Puerto Rico

In Puerto Rico, where SNTV is known as at-large representation ("representación por acumulación" in Spanish), political parties vary the ballot order of their candidates across electoral divisions, in order to ensure each candidate has a roughly equal chance of success. Since most voters choose the candidates placed at the top of their party lists on their ballots, at-large candidates from the same party usually obtain approximately equal vote totals.

The two major Puerto Rican political parties, the Popular Democratic Party and the New Progressive Party, usually nominate six candidates for each chamber, while the much smaller Puerto Rican Independence Party runs single-candidate slates for both the Senate and the House of Representatives. The overall distribution of legislative seats is largely determined by the results for the sixteen Senate and forty House district seats, elected by plurality voting.

Japan, South Korea and Taiwan

SNTV was once used to elect the legislatures of Japan, South Korea and the Republic of China (Taiwan), but its use has been discontinued for the most part. It is still used in Japan for some seats in the House of Councillors (Sangi-in), prefectural assemblies and municipal assemblies.

In Taiwan it used for the six aboriginal seats in the Legislative Yuan (national legislature), as well as local assemblies. The party structure there was complicated by the fact that while members of the Legislative Yuan were elected by SNTV, executive positions were (and still are) elected by a first past the post. This created a party system in which smaller factionalized parties, which SNTV promotes, have formed two large coalitions that resembles the two party system which first past the post rewards. Starting with the 2008 legislative elections, SNTV was discarded in favor of a mixed single member district (SMD) with proportional representation based on national party votes, similar to Japan.

Hong Kong

From 1997 to 2016, the electoral system for about half of the seats of the Legislative Council of the territory was nominally a party-list proportional representation system with Hare quota, in practice political parties fielded multiple lists in the same constituency. For example, the Democratic Party fielded three separate lists in the eight-seat New Territories West constituency in the 2008 election, aiming to win three seats (they won two). Split list or split tickets is done in order to win more seats with fewer votes, since the first candidate on each list would require less than the Hare quota to get a seat. Supporters are asked to split their votes among the lists of the same party, usually along geographical location of residence. In the 2012 and 2016 elections, no candidate list won more than one seat in any of the six PR constituencies which returned a total of 40 seats, rendering the result effectively the same as SNTV.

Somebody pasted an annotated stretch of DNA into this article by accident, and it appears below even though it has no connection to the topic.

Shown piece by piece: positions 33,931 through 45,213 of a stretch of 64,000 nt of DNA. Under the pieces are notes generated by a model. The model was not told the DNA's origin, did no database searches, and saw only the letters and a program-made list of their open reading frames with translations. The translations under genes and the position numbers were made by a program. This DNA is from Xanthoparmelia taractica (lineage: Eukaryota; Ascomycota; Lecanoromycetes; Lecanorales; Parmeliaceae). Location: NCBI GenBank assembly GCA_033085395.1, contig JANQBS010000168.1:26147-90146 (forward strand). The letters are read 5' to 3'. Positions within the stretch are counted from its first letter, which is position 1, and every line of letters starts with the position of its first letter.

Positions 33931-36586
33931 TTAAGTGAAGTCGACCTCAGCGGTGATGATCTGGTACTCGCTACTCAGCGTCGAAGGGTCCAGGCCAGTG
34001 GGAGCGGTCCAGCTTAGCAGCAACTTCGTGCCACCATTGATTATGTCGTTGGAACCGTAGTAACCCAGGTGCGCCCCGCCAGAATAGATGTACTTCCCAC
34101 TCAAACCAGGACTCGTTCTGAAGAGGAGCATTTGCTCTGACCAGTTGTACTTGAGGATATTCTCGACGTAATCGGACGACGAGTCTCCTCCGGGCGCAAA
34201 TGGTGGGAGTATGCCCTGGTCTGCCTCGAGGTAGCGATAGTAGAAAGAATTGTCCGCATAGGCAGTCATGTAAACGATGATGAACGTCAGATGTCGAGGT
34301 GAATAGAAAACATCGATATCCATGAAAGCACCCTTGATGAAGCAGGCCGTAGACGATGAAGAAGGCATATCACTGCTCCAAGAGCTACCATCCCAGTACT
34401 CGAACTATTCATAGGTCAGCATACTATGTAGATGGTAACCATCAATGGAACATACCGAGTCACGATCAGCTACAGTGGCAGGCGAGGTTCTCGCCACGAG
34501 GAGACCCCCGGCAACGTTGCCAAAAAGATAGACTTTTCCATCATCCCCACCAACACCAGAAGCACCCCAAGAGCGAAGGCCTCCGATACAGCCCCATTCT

In 2021 Hong Kong electoral reform, SNTV is officially adopted in all re-designated 10 geographical constituencies, in which two seats are elected per constituency.

Libya

In accordance with its post-Gadaffi electoral law, Libya in 2012 elected 80 members of its 200-seat General National Congress using single non-transferable vote.[6] Some commentators cited the system as a factor in the subsequent return to civil war in 2014.[7]

Chile

After the 2015 electoral reform, Chileans elect their representatives to both houses of Congress through open lists presented by parties or party coalitions in each of the electoral districts into which the country is divided for the contest, allowing only one vote for one of the candidates inside any list. Once the voting is over, the distribution of seats in each district (which can range from 3 to 8 in the lower house and from 2 to 5 in the upper one) is carried out through the D'Hondt method, ordering the lists from highest to lowest according to the total vote of each one and the candidates within each one of them with the same principle.[8]

Jordan

SNTV became the official electoral system for legislature elections in Jordan in 1993, the second election since the country's return to an elected parliament in 1989. The 1993 electoral reform introduced SNTV as the "one-man, one-vote", which was argued to be a more egalitarian alternative to the former "block vote" (or multiple non-transferable vote) where constituents can vote for as many candidates as there are seats in their constituency. The Jordanian opposition parties were heavily critical of the voting reform as it significantly hurt their electoral results. The Islamic Action Front was at the forefront of this criticism, boycotting 4 of the 6 elections held under this system. The last election held purely under this system was in 2010, whose parliament was dissolved after the Arab Spring protests in Jordan and a new election was held in 2013 using both SNTV and a national closed list with a proportional system. SNTV was completely abolished after the 2016 electoral reform where it was replaced with proportional open lists for each constituency.

Kuwait

Kuwait has used SNTV to elect the members of its National Assembly (Majles al-Umma) in five 10-member districts, starting with the 2012 election.[9]

See also

References

  1. ^ Amy, D.J. Behind The Ballot Box: A Citizens Guide To Voting Systems. Praeger Publishers Westport, CT (2000) 128. Print
  2. ^ Lijphart, A. Pintor, R.L. Sone, Y. “The Limited Vote and the Single Nontransferable Vote: Lessons form the Japanese and Spanish Examples.” Electoral Laws and their Political Consequences. Ed. Bernard Gromfman and Arend Lijphart. Agathon Press, INC., New York 2003. 154-169. Print.
  3. ^ Cox G.W. "Strategic Voting Equilibria Under the Single Nontransferable Vote." The American Political Science Review 88.3 (Sep., 1994) 608 Print
  4. ^ Cox 608
  5. ^ Rubin, Barnett R. (2020). Afghanistan: What Everyone Needs to Know. Oxford: Oxford University Press. p. 162.
  6. ^ Grote, Rainer (2016). Constitutionalism, Human Rights, and Islam After the Arab Spring. Oxford University Press. pp. 443–5.
  7. ^ Hamid, Shadi (April 5, 2016). "Everyone says the Libya intervention was a failure. They're wrong". vox.com. Retrieved August 8, 2016.
  8. ^ Gamboa, Ricardo; Morales, Mauricio. "Chile's 2015 Electoral Reform: Changing the Rules of the Game" (PDF).
  9. ^ Daniel L. Tavana,"The Evolution of the Kuwaiti "Opposition",08.07.18 (online)

External links

This page was last edited on 4 November 2021, at 13:50